Gert: I am genuinely sorry you feel bored here, the more as I am too old to mend my ways to become more entertaining. You are, however, welcome to stay away and seek your entertainment elsewhere.

The_Editrix said...

I just discovered this in the inbox of an disabled email-account. It's from last Saturday.


A couple of days ago, I posted a comment on your blog, which has since not yet been publicised:


Seriously, you should be more careful with respect to whom you quote: here's an insider's insight into Paul Belien (well, Beliën, to be entirely correct): scroll down a little.

The main difference between Belien on the one hand, and opportunists like Steyn, Pipes, Hirsi Ali et al on the other hand, is that the latter have arrived and are selling lots of books, TV appearances and videos to an unsuspecting and gullible US public, but Belien hasn't gotten out of the starting blocks yet: too dumb, too poor command of English and actually too much looking like a troll (not very telegenic) being the main reasons.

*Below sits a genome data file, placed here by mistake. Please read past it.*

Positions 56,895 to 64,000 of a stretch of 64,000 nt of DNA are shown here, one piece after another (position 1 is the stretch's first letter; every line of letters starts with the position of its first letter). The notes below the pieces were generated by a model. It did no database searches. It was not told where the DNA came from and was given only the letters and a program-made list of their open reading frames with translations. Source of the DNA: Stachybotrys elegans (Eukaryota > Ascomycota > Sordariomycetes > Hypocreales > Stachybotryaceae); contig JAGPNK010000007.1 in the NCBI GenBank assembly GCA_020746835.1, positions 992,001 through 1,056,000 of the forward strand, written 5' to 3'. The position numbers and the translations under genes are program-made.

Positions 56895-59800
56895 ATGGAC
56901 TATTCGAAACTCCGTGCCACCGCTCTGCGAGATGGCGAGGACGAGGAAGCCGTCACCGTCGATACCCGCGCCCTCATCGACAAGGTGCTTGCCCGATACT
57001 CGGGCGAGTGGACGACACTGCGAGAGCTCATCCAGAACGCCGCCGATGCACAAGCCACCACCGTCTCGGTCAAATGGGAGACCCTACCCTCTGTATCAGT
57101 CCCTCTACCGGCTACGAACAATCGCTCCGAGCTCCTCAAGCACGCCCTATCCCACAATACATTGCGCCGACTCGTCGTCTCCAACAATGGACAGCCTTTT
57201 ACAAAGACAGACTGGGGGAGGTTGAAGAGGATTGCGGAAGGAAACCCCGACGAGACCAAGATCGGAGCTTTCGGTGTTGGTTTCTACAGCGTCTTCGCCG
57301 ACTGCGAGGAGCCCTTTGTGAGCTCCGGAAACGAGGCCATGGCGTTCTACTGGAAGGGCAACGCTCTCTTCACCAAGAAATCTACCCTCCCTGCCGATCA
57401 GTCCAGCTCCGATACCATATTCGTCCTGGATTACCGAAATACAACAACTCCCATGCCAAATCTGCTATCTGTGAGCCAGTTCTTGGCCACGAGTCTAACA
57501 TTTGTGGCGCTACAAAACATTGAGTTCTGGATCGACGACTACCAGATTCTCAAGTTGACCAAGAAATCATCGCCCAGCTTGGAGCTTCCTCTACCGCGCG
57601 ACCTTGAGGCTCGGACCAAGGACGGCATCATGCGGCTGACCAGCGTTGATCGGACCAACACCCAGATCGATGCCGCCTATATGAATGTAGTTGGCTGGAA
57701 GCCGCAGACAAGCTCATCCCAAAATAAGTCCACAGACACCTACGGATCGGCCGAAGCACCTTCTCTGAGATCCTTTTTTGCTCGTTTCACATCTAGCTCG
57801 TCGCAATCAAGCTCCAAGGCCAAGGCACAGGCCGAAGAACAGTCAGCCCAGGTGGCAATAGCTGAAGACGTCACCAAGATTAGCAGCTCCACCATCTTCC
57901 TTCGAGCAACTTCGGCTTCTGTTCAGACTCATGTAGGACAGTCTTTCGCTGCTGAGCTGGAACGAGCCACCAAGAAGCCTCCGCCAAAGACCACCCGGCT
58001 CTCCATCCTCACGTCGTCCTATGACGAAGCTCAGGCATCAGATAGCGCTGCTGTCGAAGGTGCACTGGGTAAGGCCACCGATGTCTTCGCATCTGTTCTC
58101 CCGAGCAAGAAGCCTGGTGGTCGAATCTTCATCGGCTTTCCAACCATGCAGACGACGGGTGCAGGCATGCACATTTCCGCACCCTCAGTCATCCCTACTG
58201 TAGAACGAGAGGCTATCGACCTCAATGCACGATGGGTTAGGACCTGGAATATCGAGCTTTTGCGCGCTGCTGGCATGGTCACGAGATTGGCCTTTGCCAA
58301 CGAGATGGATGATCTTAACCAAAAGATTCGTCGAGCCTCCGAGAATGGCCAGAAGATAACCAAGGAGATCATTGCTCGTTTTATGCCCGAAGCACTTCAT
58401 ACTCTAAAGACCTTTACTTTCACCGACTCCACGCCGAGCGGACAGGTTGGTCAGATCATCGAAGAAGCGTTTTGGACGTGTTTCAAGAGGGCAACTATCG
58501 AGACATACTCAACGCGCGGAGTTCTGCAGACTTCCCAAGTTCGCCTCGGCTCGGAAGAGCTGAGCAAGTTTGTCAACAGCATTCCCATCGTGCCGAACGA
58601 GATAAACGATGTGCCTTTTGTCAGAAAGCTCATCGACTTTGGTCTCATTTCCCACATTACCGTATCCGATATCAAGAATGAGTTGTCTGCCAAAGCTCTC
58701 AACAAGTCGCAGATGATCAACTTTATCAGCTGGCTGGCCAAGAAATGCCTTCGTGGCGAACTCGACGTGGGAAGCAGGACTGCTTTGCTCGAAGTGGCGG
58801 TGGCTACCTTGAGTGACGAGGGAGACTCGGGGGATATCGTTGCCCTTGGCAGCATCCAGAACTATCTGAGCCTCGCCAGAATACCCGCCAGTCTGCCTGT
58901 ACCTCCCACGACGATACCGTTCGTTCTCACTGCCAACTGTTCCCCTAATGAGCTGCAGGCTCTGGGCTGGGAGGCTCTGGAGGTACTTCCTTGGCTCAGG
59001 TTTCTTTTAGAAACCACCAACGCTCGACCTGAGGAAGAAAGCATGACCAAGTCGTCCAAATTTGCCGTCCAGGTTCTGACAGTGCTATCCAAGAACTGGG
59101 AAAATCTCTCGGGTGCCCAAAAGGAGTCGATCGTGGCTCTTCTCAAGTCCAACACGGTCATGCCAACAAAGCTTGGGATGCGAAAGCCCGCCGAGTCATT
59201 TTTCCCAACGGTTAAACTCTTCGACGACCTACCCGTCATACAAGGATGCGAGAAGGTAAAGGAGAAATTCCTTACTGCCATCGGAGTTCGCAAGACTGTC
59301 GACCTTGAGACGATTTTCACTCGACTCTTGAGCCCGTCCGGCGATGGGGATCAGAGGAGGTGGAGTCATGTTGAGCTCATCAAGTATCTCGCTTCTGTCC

Belien assorts with Flemish milieus that have connections with former Flemish Nazi collaborators and current Neonazis. Check it out...

Here's another one of your heroes, with a story that is completely unsubstantiated and never gained any traction in the UK (if there were even the slightest kernel of truth to it, it would have been one of the biggest stories in Europe): Pajama Pampams on kebabs and tiling grout. It's disgusting that someone should spread such despicable rumours about any population group and then present it as fact.


Any particular reason not to publish this or did it pass beneath the radar?



It did indeed and I am lost about it's whereabouts. I hope this was the place you intended it to appear.

However, I recommend my rules for commenting here for your information, specifically regarding one of your previous statements made in an email "...(I) have no intention of spending much time on your blogging activity at all."

Maybe you remember, too, that my answer then was that this decision was "very wise".

I am still of the same opinion.